ganize demonstrations or public campaigns of solidarity with
prisoners we support. We regard prisoners as an active part of
our movement and seek to maintain their past and potential con-
tributions by acting as a link back to the continuing struggle.
Increased communication between activists both inside and outside
prison inspires resistance on both sides of the prison walls. We
hope that we can encourage other activists by providing assurance
that even if you are persecuted for your activities, the movement
will not abandon you: we will take care of our own. Through the
ABC, we are building organizational support for resistance.
Outside of prisoner support work, the ABC is committed to the
wider resistance in which many of these prisoners are engaged.
We see a need to be highly organized if we are to effectively
meet the organized repression of the State and avoid defeat.
When power is challenged, be it in South Africa, occupied Pales-
tine, Chile, Ireland or Canada, it inevitably turns to violent
repression and political imprisonment to maintain itself. In
1989 we set up an "Emergency Response Network" (ERN) to respond
to political raids, crackdowns, death sentences, hungerstrikes,
torture or killings of members of or communities we work in soli-
darity with. An ERN mobilization means ABC groups and others
around the world send telegrams and phone calls, organize demons-
trations or other actions within 48 hours of the network being
alerted. For instance, two Greek anarchist prisoners reported to
be held incommunicado and subject to torture were released from
solitary confinement and allowed access to lawyers after the
ERN's first mobilization brought demonstrations, calls, faxes,
and telegrams to Greek embassies around the world. The ABC's
international network plays the one trump card grassroots move-
ments have in our deck: solidarity.
Remember: We're Still Here
We decide what prisoners to support and what work we will do on a
case-by-case basis. We put priority on the cases of
political/politicized prisoners and POWs as this corresponds to
our committment to building resistance. Although imprisonment is
in itself "political", Political Prisoners and Prisoners of War
are being held specifically for their beliefs or actions. Unlike
Amnesty International, we don't place judgements on what are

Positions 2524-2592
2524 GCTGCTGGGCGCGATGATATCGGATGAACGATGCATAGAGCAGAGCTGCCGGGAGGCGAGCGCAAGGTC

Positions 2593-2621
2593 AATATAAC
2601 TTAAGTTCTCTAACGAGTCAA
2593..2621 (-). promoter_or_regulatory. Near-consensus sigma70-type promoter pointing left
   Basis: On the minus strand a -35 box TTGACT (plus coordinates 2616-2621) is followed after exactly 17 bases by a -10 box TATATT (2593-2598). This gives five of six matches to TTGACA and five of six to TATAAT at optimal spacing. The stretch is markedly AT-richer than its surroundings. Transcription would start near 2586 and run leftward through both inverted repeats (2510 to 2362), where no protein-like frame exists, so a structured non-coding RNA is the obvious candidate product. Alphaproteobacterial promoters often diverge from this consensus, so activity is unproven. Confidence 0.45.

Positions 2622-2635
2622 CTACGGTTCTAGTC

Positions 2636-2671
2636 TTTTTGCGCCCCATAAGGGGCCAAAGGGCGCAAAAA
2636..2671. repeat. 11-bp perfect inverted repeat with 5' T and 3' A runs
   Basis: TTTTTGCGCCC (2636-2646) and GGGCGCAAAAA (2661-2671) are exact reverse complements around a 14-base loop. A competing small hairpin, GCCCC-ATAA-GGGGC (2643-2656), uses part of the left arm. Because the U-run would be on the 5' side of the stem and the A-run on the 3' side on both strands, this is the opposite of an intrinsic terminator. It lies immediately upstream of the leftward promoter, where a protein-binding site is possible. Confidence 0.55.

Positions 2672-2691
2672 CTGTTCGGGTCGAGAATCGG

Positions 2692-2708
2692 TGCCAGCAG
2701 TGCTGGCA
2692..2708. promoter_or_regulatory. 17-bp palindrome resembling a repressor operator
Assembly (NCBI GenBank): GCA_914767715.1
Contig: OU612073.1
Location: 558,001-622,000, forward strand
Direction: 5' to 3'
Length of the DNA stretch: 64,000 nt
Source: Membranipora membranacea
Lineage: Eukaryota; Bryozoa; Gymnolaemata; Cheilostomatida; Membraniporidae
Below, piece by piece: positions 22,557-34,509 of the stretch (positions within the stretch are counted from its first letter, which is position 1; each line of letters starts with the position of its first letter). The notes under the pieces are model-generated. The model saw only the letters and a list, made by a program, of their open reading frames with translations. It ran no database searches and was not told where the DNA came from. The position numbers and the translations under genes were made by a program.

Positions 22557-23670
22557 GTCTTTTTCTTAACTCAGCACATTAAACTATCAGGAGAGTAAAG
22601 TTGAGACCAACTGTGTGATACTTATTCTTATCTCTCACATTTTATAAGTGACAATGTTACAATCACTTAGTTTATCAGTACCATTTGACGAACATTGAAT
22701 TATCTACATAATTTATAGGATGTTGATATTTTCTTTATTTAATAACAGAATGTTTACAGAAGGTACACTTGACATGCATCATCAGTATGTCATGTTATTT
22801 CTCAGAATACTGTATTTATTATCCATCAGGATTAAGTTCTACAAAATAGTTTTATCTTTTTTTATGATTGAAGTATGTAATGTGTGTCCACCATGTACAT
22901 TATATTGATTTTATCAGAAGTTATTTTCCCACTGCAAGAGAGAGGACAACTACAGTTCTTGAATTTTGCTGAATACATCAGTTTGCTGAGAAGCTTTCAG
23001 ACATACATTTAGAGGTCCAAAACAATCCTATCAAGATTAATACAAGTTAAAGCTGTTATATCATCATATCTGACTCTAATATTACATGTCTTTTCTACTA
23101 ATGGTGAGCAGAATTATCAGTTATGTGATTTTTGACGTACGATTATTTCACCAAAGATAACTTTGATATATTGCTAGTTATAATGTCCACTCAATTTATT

valid and invalid expressions of resistance: non-violence is not
a criterion for support. Unlike other organizations supporting
political prisoners, we include those who were "politicized" by
the prison experience and have since become organizers inside
prison. Many "politicized" prisoners face increased harrassment
in return for their activism.
There are many ways of getting involved in this work. You or
your group can:
* join your local ABC group
* set up your local ABC group
* donate labour, materials or money to the ABC
* become active in the Emergency Response Network
* or help as an individual by spreading information about pris-
oners, writing to them, making visits, sending reading materials
For more information on the ABC and getting involved, contact us
at the address below.
Chicago Anarchist Black Cross
c/o WCF, PO Box 81961
Chicago, IL 60681
- P@ Online -
Great Lakes Regional Anarchist Gathering
August 5th-8th, 1993
Madison, WI U.S.A.
Contact Chuck at PO Box 173, madison, WI 53701-0173
July 23rd - August 1st, 1993
#122 1895 Commercial Drive
This Summer (no known date)
Voltarine de Cleyre Cultural Center
4722 Baltimore Ave.
Philadelphia, PA 19143 U.S.A.
Love & Rage Network
Early Summer 1993 / Somewhere in San Diego
Love & Rage Network
PO Box 3 Prince St. Station
New York, NY 10012 U.S.A.
Thanks to the Web Collective in San Francisco for these announce-
ments. They are looking for submissions for their direct action
manual. Their Address: The Web, PO Box 40890, San Francisco, CA
This e-zine is published on 100% recycled electrons